The next point about the challenge of sustainability is the difficulty of implementing a holistic approach to addressing the challenges of sustainability. The approach that has been done to address sustainability challenges is through computer modeling to gain understanding and simulate scenarios of the specific components of the ecosystem. Currently, we already have computer models of specific components of the ecosystem, such as the model of ocean currents, atmospheric models, or models of animal diseases. However, we still lack a great way to combine these specific components into a holistic model. AI, especially through machine learning approach, with the characteristics of input-output mapping, adaptivity, very-large-scale-integration implementation, and neurobiological analogy [15], can help us combine individual models into a more holistic ecosystem model. An example is what Triana did in Lower Arkansas River Basin where he simulated the effects of agricultural practice scenarios to the sustainability of the irrigation valley by utilizing machine learning techniques for coupling groundwater and stream water models [16]. His research has proven to be way faster than the classical approach of groundwater-stream water model coupling. This example of coupling two individual models can be scaled to any numbers of individual models. With a more holistic ecosystem model, we can better understand ecosystems as a whole and see what happens to the ecosystem if we do different things. We can model scenarios that are of great benefit to us while minimizing the side effects on ecosystems without doing them in a real situation. With the application of AI, we can see further down the road and gain public support for proposing the sustainability solution.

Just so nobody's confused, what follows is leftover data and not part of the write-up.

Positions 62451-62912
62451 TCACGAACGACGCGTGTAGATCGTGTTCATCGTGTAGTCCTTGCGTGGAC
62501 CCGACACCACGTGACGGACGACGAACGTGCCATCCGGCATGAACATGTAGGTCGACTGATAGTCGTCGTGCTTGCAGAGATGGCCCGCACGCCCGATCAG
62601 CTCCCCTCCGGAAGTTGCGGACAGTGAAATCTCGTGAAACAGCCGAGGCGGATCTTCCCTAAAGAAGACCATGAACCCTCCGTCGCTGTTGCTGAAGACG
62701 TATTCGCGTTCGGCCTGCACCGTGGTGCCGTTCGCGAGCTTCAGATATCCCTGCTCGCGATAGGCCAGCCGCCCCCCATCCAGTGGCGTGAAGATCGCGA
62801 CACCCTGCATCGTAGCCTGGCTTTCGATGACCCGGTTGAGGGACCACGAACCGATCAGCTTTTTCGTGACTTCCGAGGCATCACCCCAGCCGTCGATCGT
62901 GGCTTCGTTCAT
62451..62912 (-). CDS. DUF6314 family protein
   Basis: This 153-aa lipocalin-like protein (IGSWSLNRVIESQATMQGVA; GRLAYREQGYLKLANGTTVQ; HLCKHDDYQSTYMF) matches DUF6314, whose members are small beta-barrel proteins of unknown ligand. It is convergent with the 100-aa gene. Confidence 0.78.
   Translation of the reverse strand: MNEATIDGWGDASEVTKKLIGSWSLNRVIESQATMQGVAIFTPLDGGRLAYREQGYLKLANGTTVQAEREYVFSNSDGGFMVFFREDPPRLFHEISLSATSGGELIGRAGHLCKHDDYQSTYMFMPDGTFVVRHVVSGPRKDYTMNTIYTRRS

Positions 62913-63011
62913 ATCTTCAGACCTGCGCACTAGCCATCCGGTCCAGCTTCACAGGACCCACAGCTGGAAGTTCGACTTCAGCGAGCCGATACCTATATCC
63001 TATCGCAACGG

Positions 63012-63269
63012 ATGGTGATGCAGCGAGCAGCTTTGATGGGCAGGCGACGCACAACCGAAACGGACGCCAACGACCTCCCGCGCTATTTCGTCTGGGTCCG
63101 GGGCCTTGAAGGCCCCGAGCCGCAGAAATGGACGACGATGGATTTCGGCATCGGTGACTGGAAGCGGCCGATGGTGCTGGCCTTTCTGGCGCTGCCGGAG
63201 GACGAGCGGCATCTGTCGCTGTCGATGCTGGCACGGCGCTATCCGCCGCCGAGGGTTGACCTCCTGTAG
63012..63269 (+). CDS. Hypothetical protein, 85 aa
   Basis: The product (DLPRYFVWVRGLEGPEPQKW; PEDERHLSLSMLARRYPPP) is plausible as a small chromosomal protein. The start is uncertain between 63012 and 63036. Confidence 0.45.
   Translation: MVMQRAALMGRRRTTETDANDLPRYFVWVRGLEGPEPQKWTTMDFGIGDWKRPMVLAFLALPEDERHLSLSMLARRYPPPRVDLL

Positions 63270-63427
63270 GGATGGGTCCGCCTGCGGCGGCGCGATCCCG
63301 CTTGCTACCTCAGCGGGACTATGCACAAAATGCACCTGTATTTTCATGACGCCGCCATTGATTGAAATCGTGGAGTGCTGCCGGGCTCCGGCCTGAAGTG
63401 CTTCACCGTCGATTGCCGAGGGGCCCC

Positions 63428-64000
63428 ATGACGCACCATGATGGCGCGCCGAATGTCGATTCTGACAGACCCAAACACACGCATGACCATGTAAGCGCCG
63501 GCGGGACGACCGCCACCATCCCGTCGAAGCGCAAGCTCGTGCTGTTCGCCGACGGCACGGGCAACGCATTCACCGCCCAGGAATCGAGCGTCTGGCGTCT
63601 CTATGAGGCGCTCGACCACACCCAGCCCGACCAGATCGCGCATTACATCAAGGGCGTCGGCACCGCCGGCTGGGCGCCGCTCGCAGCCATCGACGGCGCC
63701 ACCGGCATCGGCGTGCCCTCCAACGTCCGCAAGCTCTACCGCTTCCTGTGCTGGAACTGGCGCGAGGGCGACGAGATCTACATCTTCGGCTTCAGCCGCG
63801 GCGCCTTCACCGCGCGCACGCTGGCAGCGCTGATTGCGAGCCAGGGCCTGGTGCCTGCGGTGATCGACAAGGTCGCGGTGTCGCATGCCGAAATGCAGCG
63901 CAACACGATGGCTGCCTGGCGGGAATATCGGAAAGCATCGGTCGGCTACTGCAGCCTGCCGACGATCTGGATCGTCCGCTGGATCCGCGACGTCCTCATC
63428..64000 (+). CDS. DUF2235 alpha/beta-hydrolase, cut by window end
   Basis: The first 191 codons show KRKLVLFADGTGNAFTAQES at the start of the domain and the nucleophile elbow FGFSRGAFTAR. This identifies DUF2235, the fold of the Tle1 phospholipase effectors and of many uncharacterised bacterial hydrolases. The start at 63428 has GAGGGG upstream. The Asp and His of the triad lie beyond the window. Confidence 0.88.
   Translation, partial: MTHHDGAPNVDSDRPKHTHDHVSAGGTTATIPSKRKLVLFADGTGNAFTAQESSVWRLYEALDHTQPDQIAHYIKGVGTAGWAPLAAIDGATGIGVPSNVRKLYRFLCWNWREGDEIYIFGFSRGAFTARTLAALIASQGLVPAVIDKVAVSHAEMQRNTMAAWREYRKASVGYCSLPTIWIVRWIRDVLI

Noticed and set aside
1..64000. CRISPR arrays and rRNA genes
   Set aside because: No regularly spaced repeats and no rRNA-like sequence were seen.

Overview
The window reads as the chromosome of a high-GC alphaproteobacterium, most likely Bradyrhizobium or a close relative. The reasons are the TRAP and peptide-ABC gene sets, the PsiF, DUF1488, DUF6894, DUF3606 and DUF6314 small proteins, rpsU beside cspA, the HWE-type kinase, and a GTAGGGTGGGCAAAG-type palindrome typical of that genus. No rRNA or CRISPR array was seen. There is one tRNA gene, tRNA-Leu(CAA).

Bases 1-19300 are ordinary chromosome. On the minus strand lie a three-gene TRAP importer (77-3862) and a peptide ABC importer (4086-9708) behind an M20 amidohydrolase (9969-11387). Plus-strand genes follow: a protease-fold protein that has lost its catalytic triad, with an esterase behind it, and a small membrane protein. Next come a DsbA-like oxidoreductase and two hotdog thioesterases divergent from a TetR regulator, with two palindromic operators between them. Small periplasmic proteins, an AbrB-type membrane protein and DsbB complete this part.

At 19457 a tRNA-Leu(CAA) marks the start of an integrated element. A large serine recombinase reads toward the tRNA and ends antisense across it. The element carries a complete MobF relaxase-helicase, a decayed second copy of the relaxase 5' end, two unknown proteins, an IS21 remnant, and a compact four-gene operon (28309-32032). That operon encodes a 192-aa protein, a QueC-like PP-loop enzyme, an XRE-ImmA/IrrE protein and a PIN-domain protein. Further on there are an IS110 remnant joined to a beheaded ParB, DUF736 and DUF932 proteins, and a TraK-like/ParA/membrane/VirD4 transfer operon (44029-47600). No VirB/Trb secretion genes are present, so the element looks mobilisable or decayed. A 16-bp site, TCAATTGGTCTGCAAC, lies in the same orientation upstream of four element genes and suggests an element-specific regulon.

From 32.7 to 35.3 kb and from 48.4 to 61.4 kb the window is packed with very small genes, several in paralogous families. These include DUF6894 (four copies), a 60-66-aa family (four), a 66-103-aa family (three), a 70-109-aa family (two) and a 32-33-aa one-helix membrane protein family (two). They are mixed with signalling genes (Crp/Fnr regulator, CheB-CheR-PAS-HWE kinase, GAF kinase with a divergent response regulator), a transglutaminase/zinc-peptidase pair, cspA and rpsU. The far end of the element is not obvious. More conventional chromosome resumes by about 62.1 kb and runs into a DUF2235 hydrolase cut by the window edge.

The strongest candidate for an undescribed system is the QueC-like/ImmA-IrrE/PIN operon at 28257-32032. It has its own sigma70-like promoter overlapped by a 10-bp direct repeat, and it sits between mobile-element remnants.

In conclusion, we need to address this sustainability challenge in a better way than we have done so far and AI has great potential to help us answer those challenges. AI can amplify the knowledge we already have about the ecosystem, accelerate the pace of discovery, incorporate individual models into holistic, and help us simulate what-if scenarios so that we can make better decisions to answer the challenge of sustainability.